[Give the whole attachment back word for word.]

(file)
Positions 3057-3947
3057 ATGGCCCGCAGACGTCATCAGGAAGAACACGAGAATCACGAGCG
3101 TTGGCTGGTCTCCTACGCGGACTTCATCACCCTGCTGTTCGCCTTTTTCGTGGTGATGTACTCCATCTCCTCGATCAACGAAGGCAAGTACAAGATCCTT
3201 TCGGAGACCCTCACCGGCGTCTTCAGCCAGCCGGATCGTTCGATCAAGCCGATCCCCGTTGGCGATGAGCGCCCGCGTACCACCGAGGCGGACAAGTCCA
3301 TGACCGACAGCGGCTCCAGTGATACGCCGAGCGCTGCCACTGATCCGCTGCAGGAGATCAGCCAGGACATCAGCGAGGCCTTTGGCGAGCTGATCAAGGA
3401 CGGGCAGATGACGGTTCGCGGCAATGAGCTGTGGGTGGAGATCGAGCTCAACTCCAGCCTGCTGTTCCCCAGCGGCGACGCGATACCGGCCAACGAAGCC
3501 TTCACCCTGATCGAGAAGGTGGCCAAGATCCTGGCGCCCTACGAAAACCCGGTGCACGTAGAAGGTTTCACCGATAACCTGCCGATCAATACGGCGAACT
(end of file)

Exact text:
Positions 3057-3947
3057 ATGGCCCGCAGACGTCATCAGGAAGAACACGAGAATCACGAGCG
3101 TTGGCTGGTCTCCTACGCGGACTTCATCACCCTGCTGTTCGCCTTTTTCGTGGTGATGTACTCCATCTCCTCGATCAACGAAGGCAAGTACAAGATCCTT
3201 TCGGAGACCCTCACCGGCGTCTTCAGCCAGCCGGATCGTTCGATCAAGCCGATCCCCGTTGGCGATGAGCGCCCGCGTACCACCGAGGCGGACAAGTCCA
3301 TGACCGACAGCGGCTCCAGTGATACGCCGAGCGCTGCCACTGATCCGCTGCAGGAGATCAGCCAGGACATCAGCGAGGCCTTTGGCGAGCTGATCAAGGA
3401 CGGGCAGATGACGGTTCGCGGCAATGAGCTGTGGGTGGAGATCGAGCTCAACTCCAGCCTGCTGTTCCCCAGCGGCGACGCGATACCGGCCAACGAAGCC
3501 TTCACCCTGATCGAGAAGGTGGCCAAGATCCTGGCGCCCTACGAAAACCCGGTGCACGTAGAAGGTTTCACCGATAACCTGCCGATCAATACGGCGAACT